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Retaking the GMAT?

Should I repeat or retake my GMAT? 

We get this question a lot from students who are disappointed with their poor GMAT scores. There are a number of factors to consider if you are thinking about repeating or retaking the GMAT.  Before we discuss the factors to consider in deciding whether to repeat the GMAT, we will first discuss a few related questions.

Will I increase my GMAT score if I repeat the GMAT?

Our observation is that, on an average, students increase their scores by 10-30 points when they repeat the GMAT.  However, remember that this is an average.  This means that many students also score lower when they repeat their GMAT. There is no concrete data available to draw conclusions as to whether students have performed better or worse in their second or third GMAT attempts compared to their first attempt.

How this average will play out in your specific case will depend on many factors including a) the amount of preparation or practice invested in your first GMAT, b) the reason for your disappointing GMAT score and c) the investment in subsequent GMAT attempts.

How does retaking the GMAT impact my application package?

Schools have access to multiple GMAT scores of a student. The score  used in making the admissions decision varies for each school. 

In our experience most schools take your highest GMAT score.  Many schools take an average as long as the difference in your scores is not large.  If it is large, they may take the higher score.  It is best to write to the admissions teams in the schools you are considering to find out what their specific policy is with regard to multiple GMAT attempts. 

In general, B-schools don’t penalize you for repeating the GMAT. 

What are the factors I should consider in deciding if I should repeat or retake the GMAT?

The first factor that you should consider in deciding whether to repeat or retake the GMAT is what caused you to get your current score.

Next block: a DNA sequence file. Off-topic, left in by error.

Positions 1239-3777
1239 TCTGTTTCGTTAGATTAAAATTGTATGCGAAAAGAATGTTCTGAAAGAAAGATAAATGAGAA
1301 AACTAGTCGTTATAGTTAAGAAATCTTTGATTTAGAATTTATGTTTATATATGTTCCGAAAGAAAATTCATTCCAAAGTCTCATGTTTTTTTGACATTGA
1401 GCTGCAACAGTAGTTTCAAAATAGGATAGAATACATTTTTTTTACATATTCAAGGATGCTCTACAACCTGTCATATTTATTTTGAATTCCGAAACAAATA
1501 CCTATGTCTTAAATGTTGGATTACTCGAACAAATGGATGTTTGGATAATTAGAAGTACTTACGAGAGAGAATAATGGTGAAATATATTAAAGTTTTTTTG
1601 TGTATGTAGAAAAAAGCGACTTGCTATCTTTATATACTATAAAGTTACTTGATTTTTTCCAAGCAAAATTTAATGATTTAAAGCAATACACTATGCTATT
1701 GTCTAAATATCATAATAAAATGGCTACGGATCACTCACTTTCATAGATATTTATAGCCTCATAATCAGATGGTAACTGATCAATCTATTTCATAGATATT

Some of the reasons we get often are:

  • Lapse of concentration

  • Questions I missed in the early part of the test

  • Just a bad day

  • Insufficient practice

  • Poor standardized test taking techniques

  • No personalized GMAT test strategy

If the reason for your poor GMAT score is among the first three listed above, you have good reason to retake the GMAT.  However, you should be certain that the reason for your disappointing results is one of the first three reasons above.  A good check is to compare your actual GMAT test score with your recent practice test scores.  If there is a large difference, there is a good chance that the reason for your disappointing GMAT score is one of the first three mentioned above. 

If there is only a small difference in your actual GMAT test score when compared with your practice test scores, it is likely to be one of the last three factors.  In this case, you must consider retaking the GMAT only after you have addressed the reason for your disappointing GMAT score.  If you do not address the reasons for your low score, you are setting yourself up for another disappointing score.

If you need more test taking practice, allot time for practice before you retake the GMAT. If you need to improve your GMAT techniques, find someone to help you develop your techniques.  More practice with bad techniques is not helpful.  If you have practiced but don’t have a personalized strategy developed based on your strengths and weaknesses, work with someone to develop such a strategy before you retake the GMAT.

In summary, repeating the GMAT without working on your errors is fruitless because you are not likely to see a significant improvement in your GMAT score.  You may get a small bump up or could even end up with a lower GMAT score. 

The most important factor to consider is the cause of your disappointing GMAT score. Once you have identified the cause, you should be able to decide if that cause can be eliminated given your current circumstances.  If you can eliminate the factors that caused your disappointing GMAT score, go ahead and retake the GMAT. If not, don't waste time and money attempting the GMAT again.

This process of thinking about retaking the GMAT will allow you to arrive at the best answer to this question.


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